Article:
City and crane workers monitor the position for the old Catalyst Paper millstones at their new location just outside the mill fence

Millstones relocated to new park

Millstones from the Catalyst Paper grounds have been moved to their new and final home on Monday morning.

The millstones that have stood on the Catalyst Paper grounds for more than 50 years were moved to their final home, Monday morning.

The 400-metre trip took a flat deck, crane crew and some ingenuity to free the 17-tonne millstones from their last mooring. Their new resting place is a low, circular base on a corner of city-owned land just beside the Catalyst helicopter pad on the Somass River.

The millstones were originally made in Scotland and shipped to the Alberni Valley for use in the first paper mill, which was located at Paper Mill Dam in 1892.

Catalyst donated the millstones to the city in 2014, Watson said.

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“This is just the beginning,” said Watson, the city’s major projects advisor, as he oversaw the placement of the stones on Monday.

The plan is to bring the former focal point sign that used to sit on the Alberni Valley Chamber of Commerce’s property and install it along one side of the property. Interpretive signage will be installed along the opposite side, next to Victoria Quay road.

“There’s going to be benches, picnic tables and such, and some parking. It will be a place you can sit and look at the river. There’s a most spectacular view of Mt. Klitsa right down the Somass River from here.”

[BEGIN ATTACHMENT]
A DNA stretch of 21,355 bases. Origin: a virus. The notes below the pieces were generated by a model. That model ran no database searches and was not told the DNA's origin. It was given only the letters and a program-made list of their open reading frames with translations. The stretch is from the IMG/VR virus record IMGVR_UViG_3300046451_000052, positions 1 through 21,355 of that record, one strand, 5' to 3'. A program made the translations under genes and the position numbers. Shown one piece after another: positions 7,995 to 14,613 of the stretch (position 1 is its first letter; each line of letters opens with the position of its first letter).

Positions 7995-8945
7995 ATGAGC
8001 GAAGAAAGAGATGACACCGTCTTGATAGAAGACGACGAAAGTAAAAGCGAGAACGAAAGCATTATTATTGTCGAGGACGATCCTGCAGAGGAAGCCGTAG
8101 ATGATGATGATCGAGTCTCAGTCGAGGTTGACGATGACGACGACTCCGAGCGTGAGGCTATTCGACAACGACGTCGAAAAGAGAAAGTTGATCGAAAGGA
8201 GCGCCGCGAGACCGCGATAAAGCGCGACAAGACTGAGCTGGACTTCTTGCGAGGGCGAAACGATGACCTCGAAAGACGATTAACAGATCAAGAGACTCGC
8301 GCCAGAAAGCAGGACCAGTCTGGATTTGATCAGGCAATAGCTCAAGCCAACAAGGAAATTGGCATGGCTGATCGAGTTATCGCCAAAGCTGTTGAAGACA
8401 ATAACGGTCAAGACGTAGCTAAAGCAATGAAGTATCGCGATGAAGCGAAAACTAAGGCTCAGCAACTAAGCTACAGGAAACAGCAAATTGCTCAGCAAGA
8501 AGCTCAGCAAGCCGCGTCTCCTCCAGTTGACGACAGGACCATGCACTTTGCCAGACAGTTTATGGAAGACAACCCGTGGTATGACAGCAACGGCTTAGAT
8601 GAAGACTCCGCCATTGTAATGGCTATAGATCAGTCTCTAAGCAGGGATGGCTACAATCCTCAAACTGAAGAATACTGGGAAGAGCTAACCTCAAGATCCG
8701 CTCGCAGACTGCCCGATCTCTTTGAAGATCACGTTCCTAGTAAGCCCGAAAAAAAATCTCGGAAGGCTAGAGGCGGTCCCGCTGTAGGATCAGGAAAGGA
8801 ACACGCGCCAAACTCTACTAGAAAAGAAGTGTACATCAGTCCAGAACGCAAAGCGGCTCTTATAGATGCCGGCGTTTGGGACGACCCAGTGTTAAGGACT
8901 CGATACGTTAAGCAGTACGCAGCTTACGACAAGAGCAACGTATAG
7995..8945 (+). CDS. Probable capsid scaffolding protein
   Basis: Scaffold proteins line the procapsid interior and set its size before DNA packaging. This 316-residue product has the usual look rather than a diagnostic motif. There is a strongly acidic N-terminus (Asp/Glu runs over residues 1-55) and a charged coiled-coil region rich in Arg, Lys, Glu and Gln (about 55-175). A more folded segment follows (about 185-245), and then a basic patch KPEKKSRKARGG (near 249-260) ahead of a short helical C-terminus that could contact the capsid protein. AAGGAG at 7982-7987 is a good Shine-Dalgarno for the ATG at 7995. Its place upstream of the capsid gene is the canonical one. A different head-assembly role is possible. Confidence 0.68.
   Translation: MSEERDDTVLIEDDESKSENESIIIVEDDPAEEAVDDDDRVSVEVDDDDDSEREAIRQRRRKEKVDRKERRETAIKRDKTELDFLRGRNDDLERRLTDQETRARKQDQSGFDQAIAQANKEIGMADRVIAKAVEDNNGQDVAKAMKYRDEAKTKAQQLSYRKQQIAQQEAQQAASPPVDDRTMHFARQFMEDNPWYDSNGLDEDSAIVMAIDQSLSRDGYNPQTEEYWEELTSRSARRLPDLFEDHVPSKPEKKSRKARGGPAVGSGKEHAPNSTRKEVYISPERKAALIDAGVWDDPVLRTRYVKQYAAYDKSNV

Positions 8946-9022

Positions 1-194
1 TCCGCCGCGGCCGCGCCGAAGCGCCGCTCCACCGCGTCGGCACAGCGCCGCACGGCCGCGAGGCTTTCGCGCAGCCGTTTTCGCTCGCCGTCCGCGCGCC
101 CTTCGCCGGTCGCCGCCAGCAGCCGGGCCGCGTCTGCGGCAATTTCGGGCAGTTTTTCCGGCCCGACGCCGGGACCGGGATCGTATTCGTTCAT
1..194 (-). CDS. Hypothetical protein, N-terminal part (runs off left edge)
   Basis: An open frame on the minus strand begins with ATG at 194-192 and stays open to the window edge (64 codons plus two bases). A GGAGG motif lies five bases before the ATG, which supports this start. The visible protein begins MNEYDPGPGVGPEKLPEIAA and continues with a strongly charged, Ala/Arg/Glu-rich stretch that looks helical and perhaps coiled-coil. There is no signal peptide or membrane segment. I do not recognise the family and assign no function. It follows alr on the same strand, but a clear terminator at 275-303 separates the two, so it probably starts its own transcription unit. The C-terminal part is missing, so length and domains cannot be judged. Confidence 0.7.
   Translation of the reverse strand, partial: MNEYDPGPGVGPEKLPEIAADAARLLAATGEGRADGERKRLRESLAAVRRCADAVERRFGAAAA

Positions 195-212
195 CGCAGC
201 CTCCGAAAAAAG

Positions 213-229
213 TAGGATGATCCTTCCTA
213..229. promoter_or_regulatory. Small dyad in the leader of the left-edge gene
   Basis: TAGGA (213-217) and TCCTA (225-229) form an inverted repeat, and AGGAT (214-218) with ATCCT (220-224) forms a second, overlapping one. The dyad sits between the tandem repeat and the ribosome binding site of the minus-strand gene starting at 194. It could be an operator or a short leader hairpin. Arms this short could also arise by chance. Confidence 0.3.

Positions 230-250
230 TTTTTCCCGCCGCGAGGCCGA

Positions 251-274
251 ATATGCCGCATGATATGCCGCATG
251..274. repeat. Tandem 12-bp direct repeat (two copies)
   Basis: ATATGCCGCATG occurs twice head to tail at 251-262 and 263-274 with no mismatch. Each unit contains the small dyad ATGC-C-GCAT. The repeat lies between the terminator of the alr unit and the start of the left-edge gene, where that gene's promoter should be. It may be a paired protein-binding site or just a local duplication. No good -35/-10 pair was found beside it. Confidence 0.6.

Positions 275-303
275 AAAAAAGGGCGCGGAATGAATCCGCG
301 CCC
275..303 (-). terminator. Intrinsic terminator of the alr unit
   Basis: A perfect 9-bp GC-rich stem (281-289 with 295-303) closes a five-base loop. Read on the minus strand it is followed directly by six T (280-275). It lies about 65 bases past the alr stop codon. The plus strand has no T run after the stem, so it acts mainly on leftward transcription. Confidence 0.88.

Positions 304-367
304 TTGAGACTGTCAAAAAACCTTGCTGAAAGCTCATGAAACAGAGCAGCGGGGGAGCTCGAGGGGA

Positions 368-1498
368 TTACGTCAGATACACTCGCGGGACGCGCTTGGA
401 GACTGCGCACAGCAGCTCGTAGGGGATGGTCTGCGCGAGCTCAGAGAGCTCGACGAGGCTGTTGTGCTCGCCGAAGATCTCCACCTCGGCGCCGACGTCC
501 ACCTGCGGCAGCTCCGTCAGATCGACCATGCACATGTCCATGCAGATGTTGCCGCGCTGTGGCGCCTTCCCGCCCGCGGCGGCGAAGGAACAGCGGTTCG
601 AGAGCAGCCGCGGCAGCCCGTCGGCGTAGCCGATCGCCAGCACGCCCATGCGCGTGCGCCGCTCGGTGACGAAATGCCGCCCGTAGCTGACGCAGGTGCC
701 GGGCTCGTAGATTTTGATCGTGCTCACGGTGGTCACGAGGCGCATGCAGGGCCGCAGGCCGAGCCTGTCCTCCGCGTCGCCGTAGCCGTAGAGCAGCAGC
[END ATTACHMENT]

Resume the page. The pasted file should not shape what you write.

There will be a cantilevered observation deck built out over some riprap that will be brought in to stabilize the shore.

“I think you’ll see it coming together by the end of the year. It might not be completely finished until the middle of 2017.”

The city has owned this piece of land for more than 30 years; it is popular with people wanting to watch activity on the river. Watson anticipates the park being a popular spot.

“People have articulated we haven’t had enough access to the waterfront or view places to the waterfront,” Watson said. “You can come to the water and watch people fishing. It’s still access to the waterfront even though you can’t put your toes in the water.”

 

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